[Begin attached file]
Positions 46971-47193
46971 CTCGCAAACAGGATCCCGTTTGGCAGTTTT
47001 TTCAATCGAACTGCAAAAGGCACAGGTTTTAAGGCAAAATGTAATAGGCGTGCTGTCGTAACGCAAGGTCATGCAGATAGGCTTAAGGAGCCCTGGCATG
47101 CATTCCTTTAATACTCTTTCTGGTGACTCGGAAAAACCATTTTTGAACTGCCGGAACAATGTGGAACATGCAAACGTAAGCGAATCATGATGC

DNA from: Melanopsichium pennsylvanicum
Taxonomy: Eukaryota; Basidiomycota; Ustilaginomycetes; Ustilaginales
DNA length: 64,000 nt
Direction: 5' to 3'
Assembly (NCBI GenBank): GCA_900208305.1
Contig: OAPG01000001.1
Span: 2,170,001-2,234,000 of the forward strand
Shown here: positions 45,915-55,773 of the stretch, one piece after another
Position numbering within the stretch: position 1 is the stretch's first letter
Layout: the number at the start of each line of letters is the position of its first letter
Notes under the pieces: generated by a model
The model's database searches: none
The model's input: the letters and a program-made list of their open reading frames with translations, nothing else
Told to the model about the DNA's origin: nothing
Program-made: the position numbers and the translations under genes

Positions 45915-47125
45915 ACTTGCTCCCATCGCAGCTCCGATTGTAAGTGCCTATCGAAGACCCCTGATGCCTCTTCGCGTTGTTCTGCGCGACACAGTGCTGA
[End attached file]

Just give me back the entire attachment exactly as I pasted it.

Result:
Positions 46971-47193
46971 CTCGCAAACAGGATCCCGTTTGGCAGTTTT
47001 TTCAATCGAACTGCAAAAGGCACAGGTTTTAAGGCAAAATGTAATAGGCGTGCTGTCGTAACGCAAGGTCATGCAGATAGGCTTAAGGAGCCCTGGCATG
47101 CATTCCTTTAATACTCTTTCTGGTGACTCGGAAAAACCATTTTTGAACTGCCGGAACAATGTGGAACATGCAAACGTAAGCGAATCATGATGC

DNA from: Melanopsichium pennsylvanicum
Taxonomy: Eukaryota; Basidiomycota; Ustilaginomycetes; Ustilaginales
DNA length: 64,000 nt
Direction: 5' to 3'
Assembly (NCBI GenBank): GCA_900208305.1
Contig: OAPG01000001.1
Span: 2,170,001-2,234,000 of the forward strand
Shown here: positions 45,915-55,773 of the stretch, one piece after another
Position numbering within the stretch: position 1 is the stretch's first letter
Layout: the number at the start of each line of letters is the position of its first letter
Notes under the pieces: generated by a model
The model's database searches: none
The model's input: the letters and a program-made list of their open reading frames with translations, nothing else
Told to the model about the DNA's origin: nothing
Program-made: the position numbers and the translations under genes

Positions 45915-47125
45915 ACTTGCTCCCATCGCAGCTCCGATTGTAAGTGCCTATCGAAGACCCCTGATGCCTCTTCGCGTTGTTCTGCGCGACACAGTGCTGA